Space Cops premiered on September 16th, 1979 and immediately changed the American television landscape by challenging stereotypes, tackling difficult subject matter, and mixing genres.
The series follows a pair of detectives in the Interplanetary Police Squadron: Jonny Ritz (Gene Paul Bundy), the dark-haired bad boy who will do whatever it takes to get his man... and his ladies; and Don Geronimo (Jackie Franklin) who spent his entire childhood in a Martian orphanage and uses his job to fill the vacuous hole inside him. After interfering with galactic diplomacy, Don and Jonny were busted down to Earth duty (the worst beat in the solar system) and struggled to restart their careers on a world they were completely unfamiliar with. While Ritz didn't have time for procedure and Geronimo seemed to be a stickler for paperwork, it was actually Don that was always on the verge of exploding due to his unresolved emotional issues.
Of course, the driving force of the show was the Chief (Reginald Cockswayne); a hardline boss who went to any means to make sure Geronimo and Ritz learned old-school police work... Earth style. Space Cops' producers used the Chief to turn the traditional cop show formula on its ear. While he often accused his detectives of being "loose cannons," it became clear that Chief was actually the most unpredictable and dangerous component of the trio.
The detectives' main informant was the ethically ambiguous priest Father José (Dino Rivera), whose dedication to needy children was in constant conflict with his insatiable appetite for the nose candy. Space Cops was ground breaking in its portrayal of a Hispanic American in a mildly positive light. Jose's immense popularity with viewers caused producers to consider giving Rivera his own TV series. The second-season episode "Crying On the Inside" was actually a backdoor pilot for a proposed spin off for Father José and his friend, "Tiny" Tommy Tucco (Chas Barrine) becoming private investigators / performers in a traveling circus; however, this premise proved unpopular with viewers, and a spinoff never materialized.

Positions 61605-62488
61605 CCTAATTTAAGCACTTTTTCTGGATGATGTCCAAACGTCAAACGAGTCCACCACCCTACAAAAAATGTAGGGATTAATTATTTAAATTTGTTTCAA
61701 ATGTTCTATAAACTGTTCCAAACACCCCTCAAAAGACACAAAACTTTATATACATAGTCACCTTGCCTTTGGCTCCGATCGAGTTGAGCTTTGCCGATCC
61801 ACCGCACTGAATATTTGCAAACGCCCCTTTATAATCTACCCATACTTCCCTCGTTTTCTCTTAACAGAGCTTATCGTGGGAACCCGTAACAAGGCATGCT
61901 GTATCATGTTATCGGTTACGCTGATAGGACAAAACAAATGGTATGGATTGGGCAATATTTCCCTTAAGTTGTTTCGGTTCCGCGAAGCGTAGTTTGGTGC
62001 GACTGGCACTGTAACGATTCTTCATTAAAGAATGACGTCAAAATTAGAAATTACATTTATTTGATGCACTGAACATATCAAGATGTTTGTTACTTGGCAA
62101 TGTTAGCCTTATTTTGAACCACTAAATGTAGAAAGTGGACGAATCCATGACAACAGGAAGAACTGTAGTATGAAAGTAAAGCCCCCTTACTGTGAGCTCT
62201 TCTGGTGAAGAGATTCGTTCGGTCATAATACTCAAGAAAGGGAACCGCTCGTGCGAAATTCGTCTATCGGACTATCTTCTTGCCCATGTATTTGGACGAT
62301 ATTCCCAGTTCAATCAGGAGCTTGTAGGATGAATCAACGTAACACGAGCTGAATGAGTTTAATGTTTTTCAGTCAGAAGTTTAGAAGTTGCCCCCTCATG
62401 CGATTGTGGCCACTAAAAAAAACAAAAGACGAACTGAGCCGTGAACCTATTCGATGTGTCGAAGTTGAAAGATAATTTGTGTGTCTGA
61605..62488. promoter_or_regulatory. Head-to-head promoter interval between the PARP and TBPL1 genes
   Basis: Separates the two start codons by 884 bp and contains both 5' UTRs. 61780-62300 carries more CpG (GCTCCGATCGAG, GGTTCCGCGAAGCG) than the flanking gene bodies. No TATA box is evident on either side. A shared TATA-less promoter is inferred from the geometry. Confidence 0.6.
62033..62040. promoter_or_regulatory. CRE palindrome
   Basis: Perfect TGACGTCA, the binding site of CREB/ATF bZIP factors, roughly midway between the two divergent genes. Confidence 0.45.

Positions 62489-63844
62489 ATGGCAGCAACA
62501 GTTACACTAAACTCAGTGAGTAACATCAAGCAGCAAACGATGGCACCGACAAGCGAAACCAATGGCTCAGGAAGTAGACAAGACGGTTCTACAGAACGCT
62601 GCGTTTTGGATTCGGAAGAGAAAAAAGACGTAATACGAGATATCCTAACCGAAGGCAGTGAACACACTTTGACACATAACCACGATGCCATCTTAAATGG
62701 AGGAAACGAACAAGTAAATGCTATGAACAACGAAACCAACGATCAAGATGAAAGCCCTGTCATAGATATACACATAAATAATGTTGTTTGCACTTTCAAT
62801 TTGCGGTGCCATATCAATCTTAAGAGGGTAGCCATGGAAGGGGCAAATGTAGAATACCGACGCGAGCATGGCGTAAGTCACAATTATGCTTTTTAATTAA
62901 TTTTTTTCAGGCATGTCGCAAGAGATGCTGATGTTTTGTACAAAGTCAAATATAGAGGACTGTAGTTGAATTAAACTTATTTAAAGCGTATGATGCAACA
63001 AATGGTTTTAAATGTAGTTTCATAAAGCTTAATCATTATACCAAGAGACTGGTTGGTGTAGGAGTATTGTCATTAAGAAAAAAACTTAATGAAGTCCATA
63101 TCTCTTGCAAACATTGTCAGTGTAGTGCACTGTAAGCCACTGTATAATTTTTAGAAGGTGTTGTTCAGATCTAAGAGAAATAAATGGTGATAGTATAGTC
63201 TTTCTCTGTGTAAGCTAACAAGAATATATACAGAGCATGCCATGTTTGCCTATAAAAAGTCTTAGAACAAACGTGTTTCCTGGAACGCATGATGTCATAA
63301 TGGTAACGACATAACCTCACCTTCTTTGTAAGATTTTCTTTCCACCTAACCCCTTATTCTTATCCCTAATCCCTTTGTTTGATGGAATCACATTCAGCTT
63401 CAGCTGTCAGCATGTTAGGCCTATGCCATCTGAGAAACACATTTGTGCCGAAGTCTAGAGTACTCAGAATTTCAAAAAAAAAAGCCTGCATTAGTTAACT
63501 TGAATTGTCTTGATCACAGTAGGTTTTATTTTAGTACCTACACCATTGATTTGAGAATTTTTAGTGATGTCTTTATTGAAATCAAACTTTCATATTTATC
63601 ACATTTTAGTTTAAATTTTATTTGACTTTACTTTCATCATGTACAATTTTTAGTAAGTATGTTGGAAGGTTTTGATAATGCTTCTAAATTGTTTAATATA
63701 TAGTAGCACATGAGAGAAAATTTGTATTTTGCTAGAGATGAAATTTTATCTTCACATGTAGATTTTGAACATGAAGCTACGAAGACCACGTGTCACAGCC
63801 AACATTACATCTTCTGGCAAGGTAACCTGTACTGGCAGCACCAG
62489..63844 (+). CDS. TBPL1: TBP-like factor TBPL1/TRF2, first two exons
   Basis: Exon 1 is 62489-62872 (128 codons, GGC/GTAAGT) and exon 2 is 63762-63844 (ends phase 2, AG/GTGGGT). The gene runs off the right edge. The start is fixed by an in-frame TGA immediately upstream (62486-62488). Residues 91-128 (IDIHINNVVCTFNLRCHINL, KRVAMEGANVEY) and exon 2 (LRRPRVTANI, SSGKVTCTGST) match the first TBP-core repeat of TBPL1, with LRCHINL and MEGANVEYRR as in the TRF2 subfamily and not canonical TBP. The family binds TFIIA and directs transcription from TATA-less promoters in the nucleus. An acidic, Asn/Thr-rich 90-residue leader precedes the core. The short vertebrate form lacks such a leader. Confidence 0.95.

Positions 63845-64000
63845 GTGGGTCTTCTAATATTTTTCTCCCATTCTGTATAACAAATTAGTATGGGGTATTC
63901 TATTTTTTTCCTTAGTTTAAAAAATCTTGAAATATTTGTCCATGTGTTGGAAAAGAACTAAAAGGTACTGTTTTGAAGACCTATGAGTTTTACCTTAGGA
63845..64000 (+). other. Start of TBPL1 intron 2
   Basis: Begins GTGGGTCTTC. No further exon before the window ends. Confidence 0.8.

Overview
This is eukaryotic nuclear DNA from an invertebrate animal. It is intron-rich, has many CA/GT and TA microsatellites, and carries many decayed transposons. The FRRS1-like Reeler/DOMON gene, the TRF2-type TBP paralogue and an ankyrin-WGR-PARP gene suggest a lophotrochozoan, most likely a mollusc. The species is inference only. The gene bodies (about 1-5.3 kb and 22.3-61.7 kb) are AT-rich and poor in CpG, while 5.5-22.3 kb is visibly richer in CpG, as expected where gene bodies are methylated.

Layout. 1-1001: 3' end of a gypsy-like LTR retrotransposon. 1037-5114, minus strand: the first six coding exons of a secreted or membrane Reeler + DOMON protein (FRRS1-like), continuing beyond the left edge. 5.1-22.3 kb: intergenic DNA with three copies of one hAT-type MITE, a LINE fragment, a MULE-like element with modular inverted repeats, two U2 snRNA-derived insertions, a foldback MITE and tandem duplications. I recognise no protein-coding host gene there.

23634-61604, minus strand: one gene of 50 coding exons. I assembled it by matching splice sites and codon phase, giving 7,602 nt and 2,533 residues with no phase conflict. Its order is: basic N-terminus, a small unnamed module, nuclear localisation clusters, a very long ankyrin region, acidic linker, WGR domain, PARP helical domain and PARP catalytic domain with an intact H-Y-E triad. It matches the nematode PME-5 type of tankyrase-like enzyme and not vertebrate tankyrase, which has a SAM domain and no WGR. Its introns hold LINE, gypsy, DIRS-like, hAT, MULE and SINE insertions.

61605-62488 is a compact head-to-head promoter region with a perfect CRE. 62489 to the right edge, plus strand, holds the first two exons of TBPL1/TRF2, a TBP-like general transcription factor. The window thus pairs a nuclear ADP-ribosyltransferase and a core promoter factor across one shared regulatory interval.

Reginald Cockswayne was a character actor who had done significant film work during the early years of his career. He had a passion for motorsports and famously became great friends with Paul Newman after Reggie ran him into a ditch and nearly killed him in 1977 at Le Mans.
Producer Stanley Shallets spotted Gene Paul Bundy on the construction crew of his new Malibu home. Shallets was looking for a "man's man" to fill the role of Ritz and ordered Gene Paul to stop by his office and audition for a "little police show" he was putting together. Gene Paul was never completely comfortable with the immense fame and sex symbol status he received from the show and retired to a life of shoe cobbling after Space Cops' final season.
Jackie Franklin was a classically trained Shakespearean actor and took the role of Don Geronimo after his stage career had stalled out. Franklin told his closest friends, of which there were few, he would leave "that dog crap show" the instant Broadway called. The call never came. As the years passed Franklin became harder and harder to deal with and may have harbored more inner demons than the character he played.
Space Cops' final episode, "Play That 'Ol Squeezebox," aired May 6, 1984. Politics and business dealings ensured it was the last time the show would ever be seen on broadcast television. Despite over a hundred episodes having been produced, the series was locked away and never re-ran in syndication. Executive Producer Stanley Shallets tried to broker a deal for the Space Cops Christmas Special to be aired annually, but to no avail. The tales of Don, Jonny, and the Chief would only continue through a handful of Space Cops: The Animated Series episodes in 1985.
Space Cops proper sat dormant on 110 reels of Type C one-inch video tape in a San Diego County salt mine for 30 years. Walk Softly Films acquired the rights to all episodes and materials of the series in 2011. They immediately released three episodes, but began to realize the amount of work it would take to get the entire series restored to a condition worthy of exhibition. In 2017, restoration of Season 1 was completed in total and is currently being re-released, free of charge, to the public on the Space Cops YouTube Channel.